An amino acid that is a major metabolic fuel for the intestinal cells. Glutamine helps to maintain the villi, the absorption surfaces of the gut. Dosage: As directed on label.
      A fibrous bark powder that contains large quantities of a gentle laxative that soothes the digestive tract while keeping the bowels moving. Slippery elm can be taken orally or mixed in water to relieve gas and discomfort. Dosage: One-half cup of powdered elm bark can be sprinkled on oatmeal and other cereals. 
      This immune-enhancing herb can be effective in decreasing pathogenic bacteria that can cause or worsen the condition. Dosage: As directed by a qualified practitioner. 
      These antioxidant vitamins can boost the immune system and work synergistically to help fighting infections, both bacterial and/or viral. Dosage: Vitamin C 500-1500 mg per day of the buffered form. Quercetin 500-1,000 mg daily. 
      Enzymes are needed to break down proteins, improve digestion and increase gastric emptying. Use a formula high in pancreatin. Dosage: 1-2 capsules 5-15 minutes before eating meals. 
      These anti-inflammatory herbs are excellent choices to relieve gastrointestinal distress. Dosage: One cup before retiring may be beneficial. 
      Carotenoids are potent antioxidants that help to protect and heal the lining of the colon. Dosage: 10,000-25,000IU daily.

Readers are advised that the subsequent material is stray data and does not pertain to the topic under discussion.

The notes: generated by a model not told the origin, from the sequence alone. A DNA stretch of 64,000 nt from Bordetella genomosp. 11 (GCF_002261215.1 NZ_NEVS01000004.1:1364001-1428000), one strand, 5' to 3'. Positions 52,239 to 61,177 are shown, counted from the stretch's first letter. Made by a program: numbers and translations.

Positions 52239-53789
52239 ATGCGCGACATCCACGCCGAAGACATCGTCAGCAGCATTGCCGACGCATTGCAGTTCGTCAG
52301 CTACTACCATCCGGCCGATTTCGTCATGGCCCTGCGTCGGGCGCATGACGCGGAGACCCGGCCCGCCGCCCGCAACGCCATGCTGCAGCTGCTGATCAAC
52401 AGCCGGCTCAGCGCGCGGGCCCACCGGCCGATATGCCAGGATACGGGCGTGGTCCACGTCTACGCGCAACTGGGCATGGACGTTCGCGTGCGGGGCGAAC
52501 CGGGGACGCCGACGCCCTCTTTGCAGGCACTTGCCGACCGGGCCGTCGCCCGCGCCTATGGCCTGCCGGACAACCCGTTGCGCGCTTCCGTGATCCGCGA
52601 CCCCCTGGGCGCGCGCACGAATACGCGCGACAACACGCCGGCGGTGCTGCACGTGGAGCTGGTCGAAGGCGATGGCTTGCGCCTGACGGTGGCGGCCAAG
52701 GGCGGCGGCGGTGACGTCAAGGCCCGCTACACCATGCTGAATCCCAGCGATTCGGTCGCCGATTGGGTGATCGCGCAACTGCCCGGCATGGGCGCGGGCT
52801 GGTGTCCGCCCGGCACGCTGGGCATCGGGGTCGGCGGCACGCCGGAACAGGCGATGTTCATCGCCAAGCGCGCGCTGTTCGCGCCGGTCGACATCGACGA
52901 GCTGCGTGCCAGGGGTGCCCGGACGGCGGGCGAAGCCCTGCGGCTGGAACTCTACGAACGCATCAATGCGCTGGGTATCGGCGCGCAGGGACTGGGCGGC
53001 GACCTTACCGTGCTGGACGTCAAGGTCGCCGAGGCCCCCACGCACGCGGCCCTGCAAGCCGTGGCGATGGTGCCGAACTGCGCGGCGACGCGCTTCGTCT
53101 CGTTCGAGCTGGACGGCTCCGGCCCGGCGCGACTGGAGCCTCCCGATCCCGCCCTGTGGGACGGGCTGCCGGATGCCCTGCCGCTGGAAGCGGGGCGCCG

14. VITAMIN E
      Vitamin E is a powerful antioxidant that protects the mucous membranes. Use the d-alpha-tocopherol form at dosages of 400-800 IU daily. 
    15. PAU D’ARCO
      This Amazonian herb is sometimes referred to as a panacea. It has an antibacterial, cleansing, and healing effect on the intestinal tract. Dosage: As directed, but may be taken as a tea once or twice daily. 


    Balach, PA, Balch, JF. Prescription for Nutritional Healing, Third edition. Penguin-Putman, NY. 2000.

    Duke, JA. The Green Pharmacy. Rodale Press, Emmaus, PA. 1997.

    Gursche, S., Rona, Z. Encyclopedia of Natural Healing. Alive Magazine 

    HBC Counter: Aloe Vera. Whole Foods, July 2002, 25(8): 46.

    Leyton, EL. Diverticulosis and Diverticulitis. Alive Magazine #231, Jan. 2002. P. 18.

    Lieberman, S. Nutrition Hotline. Better Nutrition Sept. 1999. P. 12

    Marion, JB. Anti Aging Manual. Information Pioneers, S. Woodstock, CT. 1996.

    Mills, S, Bone, K. Principles and Practice of Phytotherapy. Churchill Livingstone, Sydney, 2000.

    Roberts, AJ, O’Brien, ME, Subak-Sharpe, G, Nutraceuticals- The Complete Encyclopedia. Perigee Books, New York, NY. 2001.